CQRS is the concept of separation of concerns between reading data and writing data. At a system level, this can mean that you can independently scale and optimize for reads and writes. At a code level, this generally means focusing on modeling user interactions within your domain, and modeling commands and queries rather than just exposing a data model.
This approach fits the bill when working on a major refactor of DealerOn’s “Ignition” OpenID Connect service. The application handles sign-in and sign-out, but also provides an API for creating and managing users. Different user roles have permission to see a different information and have varying levels of access to the API. In the first few iterations of the refactor, I worked with a series of services which exposed read/write operations on a user, but no matter how much I cleaned up and pared down the code, it never quite felt right. Change tracking was awkward, and the variety of distinct scenarios for managing users lead to a rapidly ballooning mash up of services which handled specific flows, but with no real consistency between them.
This is where CQRS comes in. Modeling user interactions as commands and queries, rather than as reads/writes meant that commands could follow a uniform shape and leaves queries free to be optimized for each read model. This ended up providing a wide range of benefits, including implicit and consistent change tracking, easy testing, and improved consistency in the code. This post will focus mainly of the command side of CQRS and the patterns we used.
We start with an abstract
Command class. Each distinct user interaction is defined as a class that extends from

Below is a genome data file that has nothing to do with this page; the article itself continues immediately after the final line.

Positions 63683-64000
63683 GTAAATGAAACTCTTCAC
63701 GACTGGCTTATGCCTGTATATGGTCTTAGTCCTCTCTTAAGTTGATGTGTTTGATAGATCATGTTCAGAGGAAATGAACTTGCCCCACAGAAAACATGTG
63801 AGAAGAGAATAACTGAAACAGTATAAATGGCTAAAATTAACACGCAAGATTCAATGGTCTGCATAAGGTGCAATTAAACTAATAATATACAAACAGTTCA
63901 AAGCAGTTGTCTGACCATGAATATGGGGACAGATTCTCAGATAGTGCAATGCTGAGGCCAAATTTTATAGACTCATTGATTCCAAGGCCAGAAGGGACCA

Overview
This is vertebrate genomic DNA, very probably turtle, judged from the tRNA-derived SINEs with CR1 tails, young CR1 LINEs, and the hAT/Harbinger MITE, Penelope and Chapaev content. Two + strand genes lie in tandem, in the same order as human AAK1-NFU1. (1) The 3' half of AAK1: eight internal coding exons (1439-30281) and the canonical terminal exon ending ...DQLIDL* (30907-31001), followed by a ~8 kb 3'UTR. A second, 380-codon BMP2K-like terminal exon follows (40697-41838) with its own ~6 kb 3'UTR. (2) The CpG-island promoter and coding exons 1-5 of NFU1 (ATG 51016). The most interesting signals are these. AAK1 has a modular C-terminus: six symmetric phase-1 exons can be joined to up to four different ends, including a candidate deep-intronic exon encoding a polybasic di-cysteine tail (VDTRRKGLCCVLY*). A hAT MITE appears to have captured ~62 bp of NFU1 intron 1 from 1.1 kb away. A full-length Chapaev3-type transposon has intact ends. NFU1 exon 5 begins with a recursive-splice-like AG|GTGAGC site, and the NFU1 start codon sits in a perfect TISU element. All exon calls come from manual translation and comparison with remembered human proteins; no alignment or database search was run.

abstract class Command
IHandler<TCommand> interface defines how we’ll handle each command.
interface IHandler<TCommand> where TCommand : Command
Task<Outcome> Handle(TCommand command);
Finally, an abstract
Outcome class defines the outcome of a command. This allows you to define descriptive outcomes beyond just a success or an exception, and works nicely with C# 7 pattern matching to react to each distinct outcome.
case Success _:
case FirstTimeLogin _:
case InvalidCredentials _:
Behind the Scenes
We also added some simple middleware to automatically register handlers, manage database transactions for commands, and log and track the details and results of the commands while redacting sensitive information. This means that you get implicit logging, tracking, and analytics for any command that’s handled by the system. We also ship logged commands to Graylog, so it’s easy to do a quick query of how frequently users log in, failed login attempts, causes of errors, and more. I’ll cover the mechanics of this more in a future post as we generalize the framework a little bit more.
Handlers represent core business logic, so given a set of requirements, they’re easy to read and write.
public async Task<Outcome> Handle(CreateUserCommand command)
if (await Database.Exists(command.Email))
return new UserAlreadyExistsOutcome();
} var user = await Database.CreateUser(
command.Email, command.Name); var token = await Database.CreateVerificationToken(); await EmailService.SendWelcomeMessage(user.Email, token); return new SuccessOutcome();
Since commands essentially define a scenario, and handlers define business logic, they are easy to write high value unit tests for. We can test a scenario for each user persona and assert that the outcome is what we expected.
var handler = new CreateUserHandler(MockUserDb, MockEmailService);var command = new CreateUserCommand
Name = "Sample",
Email = "firstname.lastname@example.org"
}var outcome = await handler.Handle(command);Assert.OfType<Success>(outcome);Assert.True(MockEmailService.MessageSent);Assert.True(MockUserDb.TokenInserted)
Separating commands and queries is a great approach to explore when it feels like your code might not have the right levels of abstraction. Making clear commands which represent the scenarios in which users interact with your domain can make for readable, maintainable, and easily testable code.